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Elements of State Responsibility 247 element occurs at the level of the primary obligation or rule that is breached. Different primary obligations involve differing degrees of responsibility, ranging from ‘due diligence’ to strict liability.363 Fault, in the form of either intent or mental knowledge of the breach, would likely be a requirement of states’ primary obligation in respect of systemic intimate violence.364 Common sense dictates that it would be unreasonable to hold a state responsible for an act of violence which it neither anticipated nor reasonably could have anticipated, especially where the violence is perpetrated by a non-state actor in private. In order to hold a state responsible for an act of systemic intimate violence, it is necessary for the state to have a degree of knowledge, or it reasonably ought to have foreseen that such violence might occur and nonetheless failed to take reasonable steps to prevent and/or alleviate that harm.365 In the Corfu Channel case the Court held that Albania knew about the existence of mines in its territorial waters (there was sufficient evidence that Albania had a view of and kept a vigil over the relevant waters, which precluded its claim of ignorance).366 Knowledge on the part of the Albanian government was essential in order to hold it liable for the damage caused when the mines exploded. Based on the admission of so-called ‘indirect evidence’, the Court held that proof of knowledge may be drawn from an inference of facts, ‘provided that they leave no room for reasonable doubt’.367 The ICJ held that it was irrelevant who actually laid the mines; all that was applicable was that the Albanian government had failed to act upon that knowledge. This was emphasised by the CEDAW Committee in the communications of Goekce (deceased) v Austria and Fatima Yildirim (deceased) v Austria.368 In both cases the Committee emphasised the state’s knowledge of violence against the deceased. In the Goekce case, the deceased had contacted the state authorities about the violence around 10 times before she was killed by her husband.369 The CEDAW Committee found that the state ought to have done more to protect the deceased, even though at various points the deceased had withdrawn her allegations. In the second domestic violence case against Austria, in contrast to the Goekce case, the deceased at no point withdrew her complaints against her abuser. He had been physically and psychologically violent and on several occasions threatened to kill the deceased both in the family home and, after she had moved out, at her place of work. On numerous occasions the deceased had 363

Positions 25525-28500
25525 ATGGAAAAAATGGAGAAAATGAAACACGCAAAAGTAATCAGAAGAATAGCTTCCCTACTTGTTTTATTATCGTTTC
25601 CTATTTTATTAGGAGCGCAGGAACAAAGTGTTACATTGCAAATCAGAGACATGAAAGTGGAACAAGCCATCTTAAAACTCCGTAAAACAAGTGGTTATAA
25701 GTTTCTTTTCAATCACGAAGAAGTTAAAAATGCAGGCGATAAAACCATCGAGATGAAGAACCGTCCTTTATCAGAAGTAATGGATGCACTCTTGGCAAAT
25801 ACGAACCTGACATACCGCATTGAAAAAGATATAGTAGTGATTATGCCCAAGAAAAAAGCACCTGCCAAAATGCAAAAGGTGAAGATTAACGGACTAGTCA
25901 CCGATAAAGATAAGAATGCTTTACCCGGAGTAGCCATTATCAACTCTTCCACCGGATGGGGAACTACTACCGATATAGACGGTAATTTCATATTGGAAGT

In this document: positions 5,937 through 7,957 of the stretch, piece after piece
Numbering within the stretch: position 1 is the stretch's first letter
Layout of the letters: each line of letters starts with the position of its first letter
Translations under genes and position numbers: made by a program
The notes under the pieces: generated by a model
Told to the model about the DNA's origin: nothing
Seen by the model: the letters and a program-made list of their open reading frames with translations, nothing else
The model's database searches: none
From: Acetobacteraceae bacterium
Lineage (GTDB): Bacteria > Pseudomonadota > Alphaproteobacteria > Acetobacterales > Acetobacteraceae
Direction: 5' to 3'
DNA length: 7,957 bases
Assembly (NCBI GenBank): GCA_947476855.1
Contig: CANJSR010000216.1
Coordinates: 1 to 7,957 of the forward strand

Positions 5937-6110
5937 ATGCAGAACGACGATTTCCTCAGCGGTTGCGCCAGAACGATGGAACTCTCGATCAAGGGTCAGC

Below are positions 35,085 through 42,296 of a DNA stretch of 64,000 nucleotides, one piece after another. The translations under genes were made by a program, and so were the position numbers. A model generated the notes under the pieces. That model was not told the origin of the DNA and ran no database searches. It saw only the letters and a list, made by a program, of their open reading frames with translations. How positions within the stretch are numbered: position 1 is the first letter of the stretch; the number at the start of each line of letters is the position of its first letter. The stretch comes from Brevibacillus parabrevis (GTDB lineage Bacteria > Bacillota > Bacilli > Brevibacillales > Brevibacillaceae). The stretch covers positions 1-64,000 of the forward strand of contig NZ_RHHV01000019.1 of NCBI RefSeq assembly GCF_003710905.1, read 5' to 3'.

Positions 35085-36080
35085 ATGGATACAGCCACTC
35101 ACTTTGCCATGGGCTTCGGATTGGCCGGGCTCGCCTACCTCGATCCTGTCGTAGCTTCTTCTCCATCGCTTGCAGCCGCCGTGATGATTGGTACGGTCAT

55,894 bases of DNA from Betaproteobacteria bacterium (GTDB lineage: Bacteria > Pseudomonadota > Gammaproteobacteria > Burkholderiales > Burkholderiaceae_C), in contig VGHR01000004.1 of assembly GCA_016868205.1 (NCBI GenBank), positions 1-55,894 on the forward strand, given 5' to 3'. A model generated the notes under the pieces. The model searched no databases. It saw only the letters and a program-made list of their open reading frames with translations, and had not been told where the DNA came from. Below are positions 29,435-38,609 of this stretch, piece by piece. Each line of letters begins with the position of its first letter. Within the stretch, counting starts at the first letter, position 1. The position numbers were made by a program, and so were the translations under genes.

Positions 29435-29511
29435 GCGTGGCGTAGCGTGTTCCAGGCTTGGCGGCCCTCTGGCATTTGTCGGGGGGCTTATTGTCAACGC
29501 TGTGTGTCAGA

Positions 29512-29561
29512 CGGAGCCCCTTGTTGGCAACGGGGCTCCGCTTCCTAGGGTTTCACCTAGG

ibid, 13. See Crawford (n 1) 70 (explaining that the standard of fault ‘is a matter for the interpretation and application of the primary rules engaged in the given case’). 365 The Commentaries to the text of the ILC Articles expressly allow for either a subjective or objective approach, without stipulating a rule or preference in respect of either. See generally Shaw (n 82) 702–03. 366 Corfu Channel case (n 111) 18. 367 ibid, 18. 368 Goekce v Austria (n 278); Yildirim v Austria (n 117). For a detailed discussion of both cases see ch 1, pp 45–51. 369 ibid, para 12.1.3. 364